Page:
David Edelstein On Peter O'Toole's "Venus"

Actor Peter O'Toole arrives at the Gala Screening of 'Venus,' held at Chelsea Cinema on January 22, 2007 in London, England. GETTY

In light of the older actors and actresses who have been delivering impressive performances recently, Sunday Morning movie critic David Edelstein tackles the subject of aging. He takes a look at the new Peter O'Toole movie, "Venus."


I'm going to get into an uncomfortable subject - aging - and one even more so when it comes to matinee idols. Billions of dollars paid to Hollywood plastic surgeons attest to actors' terror of time and gravity... That's why "Venus," with a near-skeletal Peter O'Toole, is so startling.

It's especially traumatizing because no male actor has ever been as beautiful as O'Toole in "Lawrence of Arabia." At 29, he was slim and straw-haired, with full lips and unearthly blue eyes.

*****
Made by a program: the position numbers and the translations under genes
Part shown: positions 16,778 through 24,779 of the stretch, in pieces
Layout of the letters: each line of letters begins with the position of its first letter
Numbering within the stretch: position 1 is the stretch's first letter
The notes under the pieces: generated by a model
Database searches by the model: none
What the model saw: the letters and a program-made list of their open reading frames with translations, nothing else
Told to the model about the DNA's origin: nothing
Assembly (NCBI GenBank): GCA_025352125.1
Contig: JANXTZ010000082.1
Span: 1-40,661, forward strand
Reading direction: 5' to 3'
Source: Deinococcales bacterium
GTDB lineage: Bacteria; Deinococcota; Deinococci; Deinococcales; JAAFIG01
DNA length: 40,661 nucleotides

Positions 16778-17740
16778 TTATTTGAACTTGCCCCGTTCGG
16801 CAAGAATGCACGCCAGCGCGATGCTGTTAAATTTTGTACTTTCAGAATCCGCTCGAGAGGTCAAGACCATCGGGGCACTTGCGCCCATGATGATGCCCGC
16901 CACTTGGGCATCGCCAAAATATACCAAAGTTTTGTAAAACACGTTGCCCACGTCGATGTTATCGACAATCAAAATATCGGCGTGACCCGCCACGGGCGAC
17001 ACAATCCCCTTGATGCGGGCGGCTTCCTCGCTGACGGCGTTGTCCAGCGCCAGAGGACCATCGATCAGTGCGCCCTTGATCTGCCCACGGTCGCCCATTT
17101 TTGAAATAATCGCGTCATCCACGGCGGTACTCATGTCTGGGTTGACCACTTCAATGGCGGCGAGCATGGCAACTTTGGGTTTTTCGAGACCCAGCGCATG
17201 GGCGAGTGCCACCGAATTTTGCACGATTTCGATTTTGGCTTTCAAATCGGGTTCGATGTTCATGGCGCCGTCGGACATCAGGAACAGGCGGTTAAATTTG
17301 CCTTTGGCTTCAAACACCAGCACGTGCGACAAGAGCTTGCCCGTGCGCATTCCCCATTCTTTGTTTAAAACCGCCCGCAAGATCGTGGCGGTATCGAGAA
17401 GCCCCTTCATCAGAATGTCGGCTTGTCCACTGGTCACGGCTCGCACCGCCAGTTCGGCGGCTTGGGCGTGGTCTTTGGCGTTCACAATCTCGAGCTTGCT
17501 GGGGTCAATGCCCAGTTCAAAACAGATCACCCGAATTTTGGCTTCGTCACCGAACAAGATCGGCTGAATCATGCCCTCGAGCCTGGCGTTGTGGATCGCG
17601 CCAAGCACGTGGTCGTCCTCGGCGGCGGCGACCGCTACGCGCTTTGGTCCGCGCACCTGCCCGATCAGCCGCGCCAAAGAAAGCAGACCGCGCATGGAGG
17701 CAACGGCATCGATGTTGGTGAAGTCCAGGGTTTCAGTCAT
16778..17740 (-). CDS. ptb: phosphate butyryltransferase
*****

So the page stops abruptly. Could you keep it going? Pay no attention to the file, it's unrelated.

That was in 1962, and after that O'Toole was often marvelous — he even made a touching Mr. Chips in the remake of "Goodbye, Mr. Chips." He was brilliant in hambone parts like the megalomaniacal director in "The Stunt Man." Best of all was his outlandishly drunk English actor in "My Favorite Year."

In "Venus," the 74-year-old O'Toole plays Maurice, an actor who lived his life through women. The film centers on his relationship with Jessie, played by Jodie Whittaker, the working-class niece of an old theater chum. No, he can't have sex with her; his medications make him impotent. He only wants to look and touch. Gradually, this untutored child — he calls her "Venus" — begins to grasp the depth of his need.

"Venus" isn't a great film: There's something clinical in the way the camera scrutinizes O'Toole's decrepitude, especially next to the girl's ripe flesh. But that is the movie's theme. It's a serious meditation on how glamour can give way to a kind of ghoulishness.

Did I mention that "Venus" is billed as a comedy? It has its share of bittersweet laughs. But the best scenes are heartbreaking, like the ones with a luminous Vanessa Redgrave as the woman Maurice abandoned.

Peter O'Toole is so sublime in these scenes. Never mind the way of all flesh: His spirit is undying.

  • Caitlin Johnson

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